The Wild World of Preparing Custom Content
By Nick Giallourakis, Digital Product Development Manager, Design & Manufacturing Group
This two-part article was originally published in Folio: Magazine, June 2017. See part one: Setting the foundation to any content marketing campaign. Part two is featured below.
Identifying your audience is the start of any marketing campaign, content or otherwise. For the sake of this article, we will assume you have already identified who your audience is based on research and analysis. If you’re thinking to yourself, “Who is our audience?” or “Who are we marketing to?” you have a problem on your hands and I would advise you to figure that out before reading any further.
But for this month’s post, congratulations! You know your audience. So let’s get going on the next step: developing custom content for clients that audiences crave.
There are three easy steps to get a client’s custom content piece off the ground:
- Why does our audience want this content? How can we help our audience solve a problem with our client’s solution(s)?
- What kind of content does our audience engage with? In what format or tactic is this kind of content best consumed by our audience?
- Where and when do they want it? This is all about promotions, baby. I can hear people now; “But Nick, this is two steps in one!” Yes, it is, because where we promote content and when we promote content should always go hand-in-hand.
Identifying relevant content and what kind of tactics your audience wants is extremely important when setting up any campaign. Just as important is not only identifying the relevant content and tactics, but how best to promote them. We may get lucky sometimes, but let’s prepare and avoid the extra praying.
Content should always tell some kind of story. It should be educational in nature, rather than a straight product pitch. Too many clients want the titles of their content assets to have their name or their product’s name in it. Please, do not ever allow this to happen. This is the quickest way to have your content passed right over by your audience. Content needs to be relevant to the viewer, focused on a problem with which the viewer can relate and how that problem is solved (HINT: this is how the client can show off their skills or services without a direct pitch).
Identifying the best format in which the audience consumes content can take some trial and error or research. You could ask your audience with a simple online survey, or deploy an eListening study to gather information on your audience prior to any content development. (See my column last month on research here).
Experimenting with different promotional tactics and/or researching the audience prior to selling anything specific to a client will help save a lot of headaches down the road, and it can allow your content team to really embrace creativity when working with a client. Uncertainty about which tactics to use or asking a client to take a leap of faith on something that may or may not perform well is playing with fire.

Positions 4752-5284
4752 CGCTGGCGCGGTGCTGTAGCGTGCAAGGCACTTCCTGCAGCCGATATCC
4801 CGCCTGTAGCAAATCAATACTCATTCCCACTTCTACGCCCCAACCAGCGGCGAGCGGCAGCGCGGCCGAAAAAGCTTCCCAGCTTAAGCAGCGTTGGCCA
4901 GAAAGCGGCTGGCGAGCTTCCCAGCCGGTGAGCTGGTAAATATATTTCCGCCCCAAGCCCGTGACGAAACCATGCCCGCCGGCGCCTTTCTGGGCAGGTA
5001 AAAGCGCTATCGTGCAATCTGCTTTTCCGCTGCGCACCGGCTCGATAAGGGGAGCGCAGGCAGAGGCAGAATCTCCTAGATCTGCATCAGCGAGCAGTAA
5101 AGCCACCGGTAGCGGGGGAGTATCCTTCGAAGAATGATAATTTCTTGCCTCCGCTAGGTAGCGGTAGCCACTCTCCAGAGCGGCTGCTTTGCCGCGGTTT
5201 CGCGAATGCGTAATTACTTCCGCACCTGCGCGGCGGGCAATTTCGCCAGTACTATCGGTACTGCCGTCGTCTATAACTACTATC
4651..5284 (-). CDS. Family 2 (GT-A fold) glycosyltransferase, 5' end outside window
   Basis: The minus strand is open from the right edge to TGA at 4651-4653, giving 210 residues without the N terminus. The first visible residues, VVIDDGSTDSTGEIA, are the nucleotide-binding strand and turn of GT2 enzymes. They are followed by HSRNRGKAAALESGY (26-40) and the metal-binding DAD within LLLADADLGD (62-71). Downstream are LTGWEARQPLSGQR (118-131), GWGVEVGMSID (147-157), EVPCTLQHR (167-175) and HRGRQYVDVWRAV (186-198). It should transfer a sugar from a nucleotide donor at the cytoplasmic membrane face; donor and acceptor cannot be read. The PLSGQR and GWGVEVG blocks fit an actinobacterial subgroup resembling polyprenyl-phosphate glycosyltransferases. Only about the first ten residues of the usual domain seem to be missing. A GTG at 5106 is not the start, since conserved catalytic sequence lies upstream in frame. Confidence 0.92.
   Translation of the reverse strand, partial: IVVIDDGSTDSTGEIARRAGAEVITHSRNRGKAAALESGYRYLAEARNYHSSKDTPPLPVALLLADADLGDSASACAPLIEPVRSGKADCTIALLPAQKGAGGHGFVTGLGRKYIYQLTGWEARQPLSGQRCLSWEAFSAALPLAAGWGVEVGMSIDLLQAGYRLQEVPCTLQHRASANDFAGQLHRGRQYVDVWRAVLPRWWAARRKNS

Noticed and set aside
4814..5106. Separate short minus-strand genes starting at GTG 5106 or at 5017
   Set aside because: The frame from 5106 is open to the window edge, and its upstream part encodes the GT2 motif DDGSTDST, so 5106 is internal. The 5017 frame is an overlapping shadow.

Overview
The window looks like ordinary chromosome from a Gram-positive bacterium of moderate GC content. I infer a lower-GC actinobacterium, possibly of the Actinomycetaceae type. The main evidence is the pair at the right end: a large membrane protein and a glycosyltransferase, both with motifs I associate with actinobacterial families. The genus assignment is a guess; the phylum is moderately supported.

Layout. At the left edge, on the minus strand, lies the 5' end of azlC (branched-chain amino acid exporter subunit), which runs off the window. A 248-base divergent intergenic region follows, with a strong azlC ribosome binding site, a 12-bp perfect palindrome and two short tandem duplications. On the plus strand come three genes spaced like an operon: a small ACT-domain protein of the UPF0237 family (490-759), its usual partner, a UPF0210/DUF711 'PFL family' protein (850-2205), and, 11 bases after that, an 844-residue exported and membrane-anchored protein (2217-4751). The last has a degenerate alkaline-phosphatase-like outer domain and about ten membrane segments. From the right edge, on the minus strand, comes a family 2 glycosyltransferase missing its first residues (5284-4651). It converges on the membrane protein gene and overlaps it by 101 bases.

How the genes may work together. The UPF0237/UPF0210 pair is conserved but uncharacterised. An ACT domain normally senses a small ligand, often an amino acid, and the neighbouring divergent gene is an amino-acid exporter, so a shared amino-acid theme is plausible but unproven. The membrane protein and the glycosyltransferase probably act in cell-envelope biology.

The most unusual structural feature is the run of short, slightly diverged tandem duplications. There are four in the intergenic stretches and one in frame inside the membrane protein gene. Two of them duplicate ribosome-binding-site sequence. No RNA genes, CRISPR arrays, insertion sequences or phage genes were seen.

A suggestion for companies looking to try something new: Go out and bring in one of your top clients and discount the heck out of a new product or program for them. Be honest with the client that it’s your first go-around and that you want them to be a part of it. Not only will the client be excited to try something new that could give them a potential competitive advantage, you will henceforth have a case study from which to figure out if a new content product will resonate with your audience. Being honest with the client from the start — rather than blindly pitching something — is the key to success in this situation.
Below is a list of custom content tactics that I see B2B media companies audiences engage with. But remember, some may perform stronger than others in certain markets:
- Whitepapers (Essential guides)
- Snackable content (Top Lists, FAQ’s)
- Digital Magazines
Where do we want to promote something? When is the best time to do it? There needs to be a lot of effort put forth in this step with trial and error. You can research the audience to find some more information, but A/B testing is a big part of understanding where and when to promote.
Via Campaign Monitor: A/B testing, also known as split testing, is a way of working out which of two campaign options is the most effective in terms of encouraging opens or clicks. In an A/B test, you set up two variations of one campaign and send them each to a small percentage of your total recipients.
Working with clients to come up with custom content should be fun and exciting. If you follow these three steps before the creation phase of any content piece, it will allow your team (and client) the freedom to get creative on the fly and enjoy the ride.
“Luck is where preparation meets opportunity” – Seneca